The success story of the only “Arab Spring” country that was able to establish a democratic regime and construct a relatively stable government is now in danger. Six years after the start of the dramatic events that changed the face of the Middle East, the harsh economic crisis in which Tunisia finds itself leaves the country in need of an immediate injection of cash so it can not only boast a new system of government, but also meet the economic needs of its 11 million citizens, mainly those of the unemployed, whose number is on the rise.
To raise this money, Tunisia organized a large economic conference at the end of last month, which drew about 2,000 senior representatives from many countries, including heads of state and directors of corporations, who pledged to help the country with more than $15 billion. Part of this sum is to come in investments, part in grants or development loans. Prominent among the donors was Qatar, whose ruler, Tamim bin Hamad al-Thani, promised $1.25 billion. Following him was the European Union, which promised investments of over 300 million euros.
Although these are encouraging figures, experience teaches that there is usually quite a large gap between promises and actual implementation. Tunisia will at least be able to finance the organization of the conference from the successful sale of an Airbus that was ordered for its former president, Zine El Abidine Ben Ali, which was recently sold to Turkish Airlines. Libya, incidentally, has not had such luck, and a similar plane ordered for its late ruler Muammar Gadhafi is still parked in the airport in France waiting for a buyer.
The aid package that Tunisia received from the International Monetary Fund – $2.8 billion over four years, comes with a series of conditions, of which the most important and threatening is a cutback in subsidies, which today constitute about 10 percent of Tunisia’s GDP, and a reduction of government expenditures on salaries, so that they won’t exceed 14 percent of the GDP. It is clear to the young Prime Minister Youssef Chahed, whose new government was appointed last August, that without significant cutbacks in government expenditures he won’t be able to carry out the reforms he promised to the IMF.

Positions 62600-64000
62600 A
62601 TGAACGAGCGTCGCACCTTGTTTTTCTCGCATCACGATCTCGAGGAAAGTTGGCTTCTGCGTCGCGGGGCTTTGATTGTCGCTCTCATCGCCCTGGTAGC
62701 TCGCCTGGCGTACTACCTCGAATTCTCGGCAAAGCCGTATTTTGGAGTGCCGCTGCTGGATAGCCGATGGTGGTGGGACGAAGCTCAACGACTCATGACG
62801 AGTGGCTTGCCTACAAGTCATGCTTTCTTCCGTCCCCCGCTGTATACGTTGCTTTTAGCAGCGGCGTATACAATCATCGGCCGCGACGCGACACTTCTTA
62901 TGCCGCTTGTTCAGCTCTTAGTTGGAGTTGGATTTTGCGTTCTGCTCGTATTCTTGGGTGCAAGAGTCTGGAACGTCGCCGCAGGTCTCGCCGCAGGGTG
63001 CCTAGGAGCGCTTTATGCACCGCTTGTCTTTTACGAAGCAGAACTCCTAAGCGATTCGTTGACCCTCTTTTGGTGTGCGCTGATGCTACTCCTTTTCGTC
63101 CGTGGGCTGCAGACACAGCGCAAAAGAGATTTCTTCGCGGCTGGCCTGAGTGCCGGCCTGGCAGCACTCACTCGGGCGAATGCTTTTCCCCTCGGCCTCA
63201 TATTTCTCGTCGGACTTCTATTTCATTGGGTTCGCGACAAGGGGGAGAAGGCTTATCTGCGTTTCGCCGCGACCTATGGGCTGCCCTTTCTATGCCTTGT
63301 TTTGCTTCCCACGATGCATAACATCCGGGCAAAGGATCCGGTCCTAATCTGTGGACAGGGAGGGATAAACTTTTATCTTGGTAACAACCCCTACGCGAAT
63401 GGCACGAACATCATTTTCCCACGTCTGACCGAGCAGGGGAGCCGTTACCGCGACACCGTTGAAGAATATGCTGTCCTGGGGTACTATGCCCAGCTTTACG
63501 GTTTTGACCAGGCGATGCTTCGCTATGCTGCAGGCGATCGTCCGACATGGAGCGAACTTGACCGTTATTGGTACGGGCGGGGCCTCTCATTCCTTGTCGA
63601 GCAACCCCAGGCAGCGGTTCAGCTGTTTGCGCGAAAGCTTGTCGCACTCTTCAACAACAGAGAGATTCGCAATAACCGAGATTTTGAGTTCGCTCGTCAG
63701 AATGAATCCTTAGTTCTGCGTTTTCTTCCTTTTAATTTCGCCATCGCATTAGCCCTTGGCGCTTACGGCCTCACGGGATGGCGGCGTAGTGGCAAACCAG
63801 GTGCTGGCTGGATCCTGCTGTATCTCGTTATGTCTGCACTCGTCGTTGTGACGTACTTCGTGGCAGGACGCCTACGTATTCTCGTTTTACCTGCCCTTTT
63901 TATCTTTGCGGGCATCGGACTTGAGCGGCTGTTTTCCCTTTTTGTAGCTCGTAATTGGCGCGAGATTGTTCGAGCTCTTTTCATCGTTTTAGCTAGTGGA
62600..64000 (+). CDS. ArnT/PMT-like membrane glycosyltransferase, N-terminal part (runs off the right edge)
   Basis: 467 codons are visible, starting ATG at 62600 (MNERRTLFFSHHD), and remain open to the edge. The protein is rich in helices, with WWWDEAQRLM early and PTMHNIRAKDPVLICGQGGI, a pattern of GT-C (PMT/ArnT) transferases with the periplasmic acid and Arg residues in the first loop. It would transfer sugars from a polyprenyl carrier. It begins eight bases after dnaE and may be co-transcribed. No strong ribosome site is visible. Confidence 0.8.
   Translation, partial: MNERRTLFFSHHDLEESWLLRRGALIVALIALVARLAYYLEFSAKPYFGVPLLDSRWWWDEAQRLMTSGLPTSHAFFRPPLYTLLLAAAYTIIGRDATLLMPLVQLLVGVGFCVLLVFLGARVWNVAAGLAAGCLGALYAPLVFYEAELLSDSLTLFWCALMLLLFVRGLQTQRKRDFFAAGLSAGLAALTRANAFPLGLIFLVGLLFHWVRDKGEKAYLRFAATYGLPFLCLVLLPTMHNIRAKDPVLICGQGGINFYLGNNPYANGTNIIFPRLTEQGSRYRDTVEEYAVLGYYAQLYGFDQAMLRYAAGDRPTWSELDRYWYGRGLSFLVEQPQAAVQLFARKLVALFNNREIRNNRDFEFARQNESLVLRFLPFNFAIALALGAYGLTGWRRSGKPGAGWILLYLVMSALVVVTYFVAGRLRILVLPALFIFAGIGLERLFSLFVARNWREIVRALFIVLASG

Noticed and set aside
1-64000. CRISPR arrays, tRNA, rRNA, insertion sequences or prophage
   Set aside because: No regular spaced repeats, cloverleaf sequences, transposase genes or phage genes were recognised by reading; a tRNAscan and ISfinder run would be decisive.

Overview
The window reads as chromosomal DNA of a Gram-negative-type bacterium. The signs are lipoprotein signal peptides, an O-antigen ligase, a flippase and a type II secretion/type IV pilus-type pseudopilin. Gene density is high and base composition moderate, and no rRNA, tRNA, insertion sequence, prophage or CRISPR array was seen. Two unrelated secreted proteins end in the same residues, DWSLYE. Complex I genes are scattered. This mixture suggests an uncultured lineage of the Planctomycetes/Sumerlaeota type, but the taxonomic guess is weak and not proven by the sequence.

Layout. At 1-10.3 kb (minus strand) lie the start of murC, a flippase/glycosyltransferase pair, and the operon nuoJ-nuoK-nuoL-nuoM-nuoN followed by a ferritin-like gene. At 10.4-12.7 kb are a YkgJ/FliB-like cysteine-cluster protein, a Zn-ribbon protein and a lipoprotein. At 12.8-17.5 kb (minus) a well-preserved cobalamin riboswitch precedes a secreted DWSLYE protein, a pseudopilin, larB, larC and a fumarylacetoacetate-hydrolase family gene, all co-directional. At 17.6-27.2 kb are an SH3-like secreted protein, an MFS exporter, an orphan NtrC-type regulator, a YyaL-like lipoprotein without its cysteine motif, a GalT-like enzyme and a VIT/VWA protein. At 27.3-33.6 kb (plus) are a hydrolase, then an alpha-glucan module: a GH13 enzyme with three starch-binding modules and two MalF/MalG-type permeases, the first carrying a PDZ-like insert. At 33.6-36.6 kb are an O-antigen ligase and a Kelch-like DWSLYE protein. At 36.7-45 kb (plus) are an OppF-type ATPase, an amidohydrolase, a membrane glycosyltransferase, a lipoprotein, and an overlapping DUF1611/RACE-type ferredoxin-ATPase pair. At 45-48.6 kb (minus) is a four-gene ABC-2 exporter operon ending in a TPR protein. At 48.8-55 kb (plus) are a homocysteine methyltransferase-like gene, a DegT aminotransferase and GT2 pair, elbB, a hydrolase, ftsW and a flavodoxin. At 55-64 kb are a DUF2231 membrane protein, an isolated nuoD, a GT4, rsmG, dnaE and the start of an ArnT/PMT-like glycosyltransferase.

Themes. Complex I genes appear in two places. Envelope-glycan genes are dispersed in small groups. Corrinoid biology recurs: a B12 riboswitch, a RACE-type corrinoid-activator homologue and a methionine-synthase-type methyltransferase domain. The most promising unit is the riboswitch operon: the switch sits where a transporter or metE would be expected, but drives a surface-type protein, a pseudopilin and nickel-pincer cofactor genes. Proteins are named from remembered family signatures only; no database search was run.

Do Tunisians have the necessary patience?
The worrisome question is whether the Tunisian public will be patient enough to wait for the promised improvement in the economy, and to absorb the economic cutbacks expected in the coming year. What may benefit the Tunisian government is actually its unique democracy, which allows the population, and mainly the elites, to participate in its decisions, opens the arena of public discourse and permits criticism in the media of its decisions and activity. In that Tunisia differs from Egypt, where any criticism of the president’s policy is liable to lead to the critic’s harassment or arrest.
Also, in Tunisia several of the former heads of the General Labor Union – the largest organization in the country, which is liable to threaten its economic stability – are serving in the government. They therefore become partners in shaping economic policy and can influence the labor union, instead of being part of the problem and applying pressure on the government.
Although that is not enough to guarantee that the Tunisian public won’t take to the streets, if the assumption that a public which is more aware of the economic situation and understands the country’s difficulties is more likely to accept economic steps with greater understanding is correct, then Tunisia is likely to overcome this crisis with relative calm.
The unusual relationship in Tunisia between the regime and the public is reflected in the establishment three years ago of the Truth and Dignity Commission, which collects thousands of testimonies from people who were harmed by the regime – and not only that of the previous president, who ruled for 23 years, but dating to 1955. This is an exceptional process, in which the country has allocated about $12 million to fund the commission’s activity.
Tunisia, as opposed to Egypt, has also succeeded in reaching political agreements with the religious Ennahda party, which ceded its positions of power after its sweeping victory in the election, enabling a primarily secular coalition government to lead the country. The combination of multiparty politics and public openness is likely to contribute significantly not only to the stability of the government, but to finding solutions to the economic crisis as well.
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